An appeal to heaven?

Read on for regulating GMO animals, using biotech to intervene in climate change, and idiots on planes.

On Fridays, I enjoy reading ancient Jewish ethics with my uncle. He’s a nerd, I’m a nerd, we’re both Jewish academics… it’s great. During this week of upheaval, change, a lot of emotion, and the hopeful redemption of the government, one verse in particular from Pirkei Avot stands out in my mind:

“Pray for the welfare of the government, for without the fear of it, man would swallow his fellow alive.”

With a new government, I pray for general welfare and that we stop trying to swallow one another. Our government had been sick. Our body politic has been ill. And the return of “some normal shit,” as George W. Bush allegedly said of the inauguration, will hopefully put the fear of our semi-functional government back into the hearts and minds of the fascists trying to undermine it. I still can’t believe these people thought they wouldn’t get arrested. Anyway…

Here’s the latest.

Who is in charge of GMO animals?

Genome editing technology for animals has been within the purview of the Food and Drug Administration for many years. However, the FDA’s regulation has been considered overly strict when it came to the development of fancy new animals like hornless cows and glowing puppies, and the agency sought to regulate these animals as if they were drugs. Obviously, cows and puppies are not drugs, and so this seemed a silly route to take for oversight of edited animals. Things got heated when last week, USDA issued a Memo of Understanding with FDA’s mommy, the Dept. of Health and Human Services, which gave oversight of GMO animals created for agricultural purposes to the USDA, which also oversees GMO plants. Well, the FDA didn’t like that, and threw a fit on Twitter.

H/T to MIT Tech Review’s Antonio Regalado who did a great thread on this whole drama. Now, the Biden administration will need to figure out who is really in change of gene-edited animals. I can’t wait.

Incoming CDC Director Rochelle Walensky on JAMA's Q&A series discussing her vision and priorities for the agency, YouTube
Welcome back to the global health stage, America. You have a lot of work to do. Stat News

Monsters are forging their Covid test results and traveling on planes

People suck. Vice reports that terrible humans are using Photoshop to change the dates on older tests to make it seem like their negative results were received within 72 hours before their flight, which is now required by many governments and airlines. I mean, this is outrageous. No one should be traveling on planes. If you need to get on a plane, follow the damn rules. Be a good person. But let me just be clear! You do not need to go on vacation in Croatia—where over 40 people have been detained for forged test results—or anywhere else. If I can stay at home with my husband, toddler, and menagerie of elderly pets, so can you.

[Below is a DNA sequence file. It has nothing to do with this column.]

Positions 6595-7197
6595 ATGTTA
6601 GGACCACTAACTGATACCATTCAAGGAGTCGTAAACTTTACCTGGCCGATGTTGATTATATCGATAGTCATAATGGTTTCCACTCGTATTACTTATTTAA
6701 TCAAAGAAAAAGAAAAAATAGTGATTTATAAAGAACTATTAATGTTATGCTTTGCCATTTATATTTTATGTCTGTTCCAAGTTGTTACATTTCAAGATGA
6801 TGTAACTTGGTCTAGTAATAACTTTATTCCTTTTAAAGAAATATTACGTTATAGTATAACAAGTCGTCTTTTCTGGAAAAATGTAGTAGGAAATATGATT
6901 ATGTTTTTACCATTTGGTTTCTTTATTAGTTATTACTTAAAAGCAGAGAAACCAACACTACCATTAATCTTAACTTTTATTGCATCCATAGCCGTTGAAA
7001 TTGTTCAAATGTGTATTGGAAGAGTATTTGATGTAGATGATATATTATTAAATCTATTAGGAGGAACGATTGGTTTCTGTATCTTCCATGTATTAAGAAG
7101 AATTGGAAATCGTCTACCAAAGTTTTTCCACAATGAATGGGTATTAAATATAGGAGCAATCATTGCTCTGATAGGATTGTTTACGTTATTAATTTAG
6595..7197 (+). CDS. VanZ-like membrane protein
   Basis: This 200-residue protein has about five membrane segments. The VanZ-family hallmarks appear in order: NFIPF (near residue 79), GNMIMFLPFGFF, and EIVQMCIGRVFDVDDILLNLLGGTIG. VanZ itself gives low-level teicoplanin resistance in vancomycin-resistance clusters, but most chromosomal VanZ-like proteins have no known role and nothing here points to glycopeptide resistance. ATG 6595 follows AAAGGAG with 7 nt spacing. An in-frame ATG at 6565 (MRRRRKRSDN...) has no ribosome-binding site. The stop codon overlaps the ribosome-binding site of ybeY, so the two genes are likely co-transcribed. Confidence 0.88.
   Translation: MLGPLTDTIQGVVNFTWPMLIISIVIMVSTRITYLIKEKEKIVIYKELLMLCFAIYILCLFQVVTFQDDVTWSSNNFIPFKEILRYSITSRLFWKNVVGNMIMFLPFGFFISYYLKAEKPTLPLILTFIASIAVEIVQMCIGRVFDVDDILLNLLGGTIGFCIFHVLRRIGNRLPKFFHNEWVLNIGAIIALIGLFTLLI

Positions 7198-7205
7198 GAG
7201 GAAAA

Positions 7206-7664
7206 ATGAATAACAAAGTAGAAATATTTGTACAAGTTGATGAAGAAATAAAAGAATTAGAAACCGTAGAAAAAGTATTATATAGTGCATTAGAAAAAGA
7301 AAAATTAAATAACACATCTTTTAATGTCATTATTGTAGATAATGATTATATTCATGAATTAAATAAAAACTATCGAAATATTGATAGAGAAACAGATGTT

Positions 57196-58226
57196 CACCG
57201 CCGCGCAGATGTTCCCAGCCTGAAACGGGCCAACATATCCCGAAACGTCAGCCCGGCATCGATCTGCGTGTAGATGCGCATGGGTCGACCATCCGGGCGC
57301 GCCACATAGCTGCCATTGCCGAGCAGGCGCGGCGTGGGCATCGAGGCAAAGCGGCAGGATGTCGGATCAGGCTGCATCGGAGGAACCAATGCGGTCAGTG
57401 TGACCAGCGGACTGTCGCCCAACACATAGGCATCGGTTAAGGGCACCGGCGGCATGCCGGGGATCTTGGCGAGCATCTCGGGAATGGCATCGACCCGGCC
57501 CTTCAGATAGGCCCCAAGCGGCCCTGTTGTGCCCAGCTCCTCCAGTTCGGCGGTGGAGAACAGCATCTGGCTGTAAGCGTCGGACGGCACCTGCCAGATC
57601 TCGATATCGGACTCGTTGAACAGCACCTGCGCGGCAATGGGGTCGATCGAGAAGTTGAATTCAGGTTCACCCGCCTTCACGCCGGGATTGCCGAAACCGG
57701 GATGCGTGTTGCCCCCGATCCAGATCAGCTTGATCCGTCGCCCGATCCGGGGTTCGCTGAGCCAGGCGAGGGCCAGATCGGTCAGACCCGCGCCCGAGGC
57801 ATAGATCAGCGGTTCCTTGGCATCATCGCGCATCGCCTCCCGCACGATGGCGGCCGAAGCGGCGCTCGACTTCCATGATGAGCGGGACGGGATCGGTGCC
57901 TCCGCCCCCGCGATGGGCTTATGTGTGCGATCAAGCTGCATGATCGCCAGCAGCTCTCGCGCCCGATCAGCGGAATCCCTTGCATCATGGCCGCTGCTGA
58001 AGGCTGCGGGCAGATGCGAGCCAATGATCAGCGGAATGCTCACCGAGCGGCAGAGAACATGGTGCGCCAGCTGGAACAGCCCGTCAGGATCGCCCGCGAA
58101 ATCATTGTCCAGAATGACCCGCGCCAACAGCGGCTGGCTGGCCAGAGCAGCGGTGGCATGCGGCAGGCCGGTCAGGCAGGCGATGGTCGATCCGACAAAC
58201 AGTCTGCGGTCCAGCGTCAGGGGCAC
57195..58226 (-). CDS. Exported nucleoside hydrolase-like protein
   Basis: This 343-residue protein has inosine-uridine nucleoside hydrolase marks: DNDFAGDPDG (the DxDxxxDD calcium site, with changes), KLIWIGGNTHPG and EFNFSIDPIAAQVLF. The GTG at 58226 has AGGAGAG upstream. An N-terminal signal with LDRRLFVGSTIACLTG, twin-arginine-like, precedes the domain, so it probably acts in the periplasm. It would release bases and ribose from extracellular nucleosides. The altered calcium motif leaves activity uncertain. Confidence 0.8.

Don’t travel, even if it’s to get a vaccination in Florida.

Fauci promises to end global gag rule, restoring a smidge of US support for women’s health abroad

Dr. Fauci, who has now been unleashed, has promised to overturn the Mexico City Policy—and it’s the right move.

If you don’t know, the “global gag rule” forbids the use of US aid money to “perform or actively promote abortion as a method of family planning.” The thing is, abortions actually increase when the gag rule is in place, according to the Lancet. Plus, in half the counties that receive funding, abortion is legal, but aid workers risk having their funding taken away if they even point a woman in the direction of a safe and legal abortion. Here’s a wonderful refresher from 2019 that details the many reasons the gag rule is terrible for everyone.

Read Biodesigned Issue 5: Reinvention

Please consider reading all of the work in the issue because it’s all great. Just take my word for it. Contributors include Andrew Hessel, Todd Kuiken, Ollie Cotsaftis, Justice Walker, Nandita Sheth, and Whitney Gaskins.

If you only read one thing, though, Kuiken, an environmental scientist, wrote a thoughtful essay about his conflicted feelings about using biotechnology tools, like genome editing, to protect endangered plants and animals. He wonders if altering the DNA of species save them from the impacts of human induced climate change, and if this is something we should do? 

Now that he’s out of office, will Trump be allowed back on social media?

Issie Lapowsky at Protocol suggests that the average Facebook user/Trump supporter won’t support a decision by Facebook’s independent Oversight Board that results in a permanent ban for the former president. She writes that as a PR exercise, going along with a ban could be “dicey” for Facebook and create a backlash. Well, who cares? Facebook should do the right thing for once, and abide by the decision of the Oversight Board they painstakingly put together for the good of the rest of its users. Standing by their board would signal a renewed sense of attention to ethics, which could have broader positive implications for other tech giants. If even one of these companies made it look like they have a moral compass, we’d all be better for it.

Extra Credit:

Ketamine therapy seems pretty crazy. Gizmodo
What’s the protocol for creating a healthy baby in space? Neo.Life
Examining the ethical underpinnings of universal basic income as a public health policy: prophylaxis, social engineering and ‘good’ lives. BMJ
Eric Lander is now in charge of the Office of Science and Technology Policy, The Washington Post
These invisible, edible biological tags help track down the cause of E. coli outbreaks. Fast Company
The FTC Forced a Misbehaving A.I. Company to Delete Its Algorithm. OneZero